My life has been marked with moments of struggle. I was born in Manila Philippines. According to my mother, I had to spend time in an incubator because I had an underdeveloped liver. At that very tender age, I had my first brush with mortality, but I have always been a fighter. Needless to say, I won the struggle for survival. I am the youngest in the brood of three. My parents separated when I was little more than a year old. My father was an inveterate drunkard and a notorious womanizer. When he got one of his mistresses pregnant, it was the straw that broke the camel's back. I was too young to remember anything that happened around that time, but my mother told me that my brother and I were already here in our province, under the care of my grandmother, when she finally packed her bags and left my father for good. Growing up without a father was not easy. My mother had to eke out a living for our family. It goes without saying that my mother could not fulfill all the responsibilities of both a father and a mother. We were either left under the care of our nanny or our elder sister while she was working. My mother has always been affectionate, but there were times when I could not even talk with her because she would be very, very tired at the end of the day. As a child, I yearned for attention. Being the youngest in the family was not easy for me as a growing child. I had to endure my elder siblings' merciless teasing. Because I was the smallest, they sometimes bullied me. I was defenseless, but I would often fight back with all my might. I always lost our little battles, but never without a fight. The word "fighter" as always defined who I am throughout my life. However, in my younger days, I became a rebel without a cause. I always saw myself as a fighter, but unfortunately, I began to defy authority. My teenage days were tumultous. I had terrible fights with my mother and my elders. I wanted to be self-assertive, but I was not aware that I was only hurting myself. I started smoking and drinking in my early teens. When I was in my late teens, the lure of drugs led me to the path of destruction which I trod upon for more than a year. Fortunately, I was able to get off the high road to hell before it was too late. My grades in school suffered because I seldom attend my classes. Finally, I just decided to drop out of school. My uncle who was supporting my studies at that time, was very angry, and so were the other members of my family. I was the black sheep. I felt like a pariah. When I can no longer stand the glare from everyone's disapproving look, I packed my bags and left for Bulacan (the hometown of my father). Almost everyday I would go to Manila, which is just an hour away from the lace I called home, barring heavy traffic. I pounded the pavement, looking for a job. At first, I thought it would be hard for me to lad a job because I did not have a college diploma, but good fortune smiled a at me. At that time, the call center industry was growing and almost all call centers needed all the agents that they could get,. Since I had finished two years in college, I was already qualified for the job. I was accepted a couple of days after I applied. Commuting to and from Bulacan was an ordeal. Moreover, the lack of sleep and fatigue were taking their toll on my health. I decided to move out of my grandparents' house in Bulacan and rented a room in Quezon City, which is much nearer to my workplace. For the very first time, I had my taste of independence, I fed, I clothed, and sheltered myself. I had never before felt this kind of exhilaration. I was free! But little did I know that with freedom came responsibility which I was not prepared to handle. My meager salary was barely enough to cover my living expenses. Since I was still in the 6-month probationary period, I was not paid for my sick leave, In other words, when I got sick, I got nothing. Because of my erratic sleeping schedule, I often got sick which meant that I earned much less than what I supposed to. I could barely make ends meet. I could not look for a better paying job because I lacked experience and I did not have a college diploma. Finally, I had to give up my job. I knew that I would have a better future if I were to be a nurse. Swallowing tons of pride, I came back to our province to be with my family again. I wanted to go back to school, but nobody trusted me. Everyone thought that it would be just a waste of money to send me back to school again. For weeks, I worried about my future, thinking how I could continue my studies. Then, I had my stroke of luck when my grandmother called me via long distance. She asked the question that I had been hoping to hear, "Hija, would you like to go back to school?" I almost wept for joy.I could hardly contain my enthusiasm when I said yes. From then on, my grandmother sent me money for my tuition and other expenses related to my studies. She would often talk to me to ask how I was doing in school. In gratitude for the second chance that she gave me, I worked hard as I could to get good grades. My grandmother was very proud of me. She was my source of hope and encouragement. However, tragedy struck. My grandmother was diagnosed with cancer last year and not long after she was found to be with the fatal disease, she passed away. I lost the person who had a lot of faith in me. She saw the best side of me while others looked at me with suspicious eyes. Since she was paying for my tuition when she was alive, I began to worry where I was going to turn for financial support. One of my uncles offered help, but another uncle meddled. And then, a rumor was spread against me that I was back to my old ways. Nobody but my mother and my sister was willing to support my studies. I am afraid that I may have to discontinue my studies due to financial constraints. Nevertheless, I will fight to the end. I will never quit for good. I might take time off, but I plan to work should I be forced to stop studying. I will save enough money to pay my tuition. I will do all I can to fulfill my dream of becoming a nurse, no matter what it takes.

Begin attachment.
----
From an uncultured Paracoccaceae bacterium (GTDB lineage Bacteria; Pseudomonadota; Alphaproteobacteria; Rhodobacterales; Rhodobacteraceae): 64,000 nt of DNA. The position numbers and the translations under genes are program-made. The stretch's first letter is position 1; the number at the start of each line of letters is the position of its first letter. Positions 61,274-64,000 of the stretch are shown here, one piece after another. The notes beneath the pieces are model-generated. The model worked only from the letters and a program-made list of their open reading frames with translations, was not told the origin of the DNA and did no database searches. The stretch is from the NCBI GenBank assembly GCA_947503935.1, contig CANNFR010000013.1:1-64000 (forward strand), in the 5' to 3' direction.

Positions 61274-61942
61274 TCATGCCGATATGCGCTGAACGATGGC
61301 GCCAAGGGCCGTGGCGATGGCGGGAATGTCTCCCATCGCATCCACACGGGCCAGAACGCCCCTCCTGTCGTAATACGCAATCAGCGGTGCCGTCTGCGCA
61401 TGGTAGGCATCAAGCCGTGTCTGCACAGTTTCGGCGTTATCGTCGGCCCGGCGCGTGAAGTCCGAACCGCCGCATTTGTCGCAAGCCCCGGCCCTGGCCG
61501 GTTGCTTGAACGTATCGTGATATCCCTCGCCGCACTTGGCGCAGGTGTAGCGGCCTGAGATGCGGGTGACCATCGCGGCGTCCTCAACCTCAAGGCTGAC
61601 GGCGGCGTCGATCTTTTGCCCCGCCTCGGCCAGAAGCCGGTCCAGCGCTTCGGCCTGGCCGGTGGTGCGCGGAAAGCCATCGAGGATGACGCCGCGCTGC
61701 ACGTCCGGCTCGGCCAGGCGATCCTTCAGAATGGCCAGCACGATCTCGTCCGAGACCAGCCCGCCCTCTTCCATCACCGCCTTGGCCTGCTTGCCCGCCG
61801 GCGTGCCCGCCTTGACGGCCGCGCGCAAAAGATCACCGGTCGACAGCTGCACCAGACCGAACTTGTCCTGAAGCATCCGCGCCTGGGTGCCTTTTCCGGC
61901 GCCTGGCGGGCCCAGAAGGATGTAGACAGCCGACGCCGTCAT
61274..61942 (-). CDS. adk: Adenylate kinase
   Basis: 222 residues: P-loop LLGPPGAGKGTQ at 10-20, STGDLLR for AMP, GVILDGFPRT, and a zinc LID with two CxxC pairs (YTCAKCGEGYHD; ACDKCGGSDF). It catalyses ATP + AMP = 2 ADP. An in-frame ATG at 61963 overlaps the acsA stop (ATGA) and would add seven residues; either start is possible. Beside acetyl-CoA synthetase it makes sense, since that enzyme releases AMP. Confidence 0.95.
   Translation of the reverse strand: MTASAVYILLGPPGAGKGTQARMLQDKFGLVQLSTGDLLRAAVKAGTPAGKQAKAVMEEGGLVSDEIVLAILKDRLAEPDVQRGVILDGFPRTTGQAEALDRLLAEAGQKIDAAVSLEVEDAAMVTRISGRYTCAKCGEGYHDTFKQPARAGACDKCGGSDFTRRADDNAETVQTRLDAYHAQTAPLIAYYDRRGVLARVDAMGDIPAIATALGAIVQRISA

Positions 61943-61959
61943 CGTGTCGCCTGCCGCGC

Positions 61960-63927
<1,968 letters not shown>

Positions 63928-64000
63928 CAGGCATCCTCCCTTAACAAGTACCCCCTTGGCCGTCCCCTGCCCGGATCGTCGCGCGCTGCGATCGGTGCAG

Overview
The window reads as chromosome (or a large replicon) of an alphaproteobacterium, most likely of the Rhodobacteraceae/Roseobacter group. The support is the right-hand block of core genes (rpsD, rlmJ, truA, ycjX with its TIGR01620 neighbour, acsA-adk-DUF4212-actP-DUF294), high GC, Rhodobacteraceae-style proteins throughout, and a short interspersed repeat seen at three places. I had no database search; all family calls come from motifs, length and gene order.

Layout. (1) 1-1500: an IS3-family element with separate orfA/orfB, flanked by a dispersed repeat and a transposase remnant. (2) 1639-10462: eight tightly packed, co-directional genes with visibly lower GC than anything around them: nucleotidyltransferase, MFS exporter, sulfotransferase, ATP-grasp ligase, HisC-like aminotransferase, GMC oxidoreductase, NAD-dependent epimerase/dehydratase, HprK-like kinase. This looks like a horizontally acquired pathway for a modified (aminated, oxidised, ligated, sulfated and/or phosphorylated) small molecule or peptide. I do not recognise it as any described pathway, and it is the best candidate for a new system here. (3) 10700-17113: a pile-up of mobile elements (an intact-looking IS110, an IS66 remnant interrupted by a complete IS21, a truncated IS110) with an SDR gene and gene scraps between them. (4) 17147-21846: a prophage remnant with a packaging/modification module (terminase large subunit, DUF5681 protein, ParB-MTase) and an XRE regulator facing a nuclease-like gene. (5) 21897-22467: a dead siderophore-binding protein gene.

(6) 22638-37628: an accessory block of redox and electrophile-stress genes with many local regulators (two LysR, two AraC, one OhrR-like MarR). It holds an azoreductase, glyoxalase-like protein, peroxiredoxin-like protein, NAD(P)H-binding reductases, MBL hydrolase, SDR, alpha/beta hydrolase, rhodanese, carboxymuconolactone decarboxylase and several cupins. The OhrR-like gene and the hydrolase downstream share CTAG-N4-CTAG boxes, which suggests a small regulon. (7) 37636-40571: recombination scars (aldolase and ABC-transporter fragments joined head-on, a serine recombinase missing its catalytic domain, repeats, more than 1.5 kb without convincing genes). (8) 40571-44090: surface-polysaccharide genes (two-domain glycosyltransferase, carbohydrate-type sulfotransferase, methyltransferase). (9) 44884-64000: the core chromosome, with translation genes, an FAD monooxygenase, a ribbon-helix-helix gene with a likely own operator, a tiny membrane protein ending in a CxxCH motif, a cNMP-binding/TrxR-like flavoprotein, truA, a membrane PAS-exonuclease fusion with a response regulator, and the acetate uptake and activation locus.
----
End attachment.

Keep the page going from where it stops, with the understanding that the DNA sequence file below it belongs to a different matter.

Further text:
No responses